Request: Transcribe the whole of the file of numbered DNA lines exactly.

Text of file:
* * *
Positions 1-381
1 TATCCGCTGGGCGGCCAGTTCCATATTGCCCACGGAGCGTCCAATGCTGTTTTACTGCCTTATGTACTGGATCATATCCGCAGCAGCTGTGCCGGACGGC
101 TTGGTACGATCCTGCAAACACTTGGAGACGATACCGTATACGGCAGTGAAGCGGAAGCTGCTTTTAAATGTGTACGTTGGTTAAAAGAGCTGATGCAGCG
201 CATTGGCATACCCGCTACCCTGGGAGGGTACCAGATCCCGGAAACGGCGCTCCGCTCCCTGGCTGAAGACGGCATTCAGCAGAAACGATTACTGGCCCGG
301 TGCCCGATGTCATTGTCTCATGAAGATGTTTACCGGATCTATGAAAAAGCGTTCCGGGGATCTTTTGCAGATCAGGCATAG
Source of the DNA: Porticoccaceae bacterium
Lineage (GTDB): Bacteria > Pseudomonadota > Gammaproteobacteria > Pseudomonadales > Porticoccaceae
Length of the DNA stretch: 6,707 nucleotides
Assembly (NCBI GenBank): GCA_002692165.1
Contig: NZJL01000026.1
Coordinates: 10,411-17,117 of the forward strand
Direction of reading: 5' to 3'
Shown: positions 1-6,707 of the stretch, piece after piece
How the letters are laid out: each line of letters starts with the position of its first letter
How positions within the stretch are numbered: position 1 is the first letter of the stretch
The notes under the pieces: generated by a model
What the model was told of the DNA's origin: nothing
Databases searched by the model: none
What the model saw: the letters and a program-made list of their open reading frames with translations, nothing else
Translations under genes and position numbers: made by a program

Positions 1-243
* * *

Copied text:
Positions 1-381
1 TATCCGCTGGGCGGCCAGTTCCATATTGCCCACGGAGCGTCCAATGCTGTTTTACTGCCTTATGTACTGGATCATATCCGCAGCAGCTGTGCCGGACGGC
101 TTGGTACGATCCTGCAAACACTTGGAGACGATACCGTATACGGCAGTGAAGCGGAAGCTGCTTTTAAATGTGTACGTTGGTTAAAAGAGCTGATGCAGCG
201 CATTGGCATACCCGCTACCCTGGGAGGGTACCAGATCCCGGAAACGGCGCTCCGCTCCCTGGCTGAAGACGGCATTCAGCAGAAACGATTACTGGCCCGG
301 TGCCCGATGTCATTGTCTCATGAAGATGTTTACCGGATCTATGAAAAAGCGTTCCGGGGATCTTTTGCAGATCAGGCATAG
Source of the DNA: Porticoccaceae bacterium
Lineage (GTDB): Bacteria > Pseudomonadota > Gammaproteobacteria > Pseudomonadales > Porticoccaceae
Length of the DNA stretch: 6,707 nucleotides
Assembly (NCBI GenBank): GCA_002692165.1
Contig: NZJL01000026.1
Coordinates: 10,411-17,117 of the forward strand
Direction of reading: 5' to 3'
Shown: positions 1-6,707 of the stretch, piece after piece
How the letters are laid out: each line of letters starts with the position of its first letter
How positions within the stretch are numbered: position 1 is the first letter of the stretch
The notes under the pieces: generated by a model
What the model was told of the DNA's origin: nothing
Databases searched by the model: none
What the model saw: the letters and a program-made list of their open reading frames with translations, nothing else
Translations under genes and position numbers: made by a program

Positions 1-243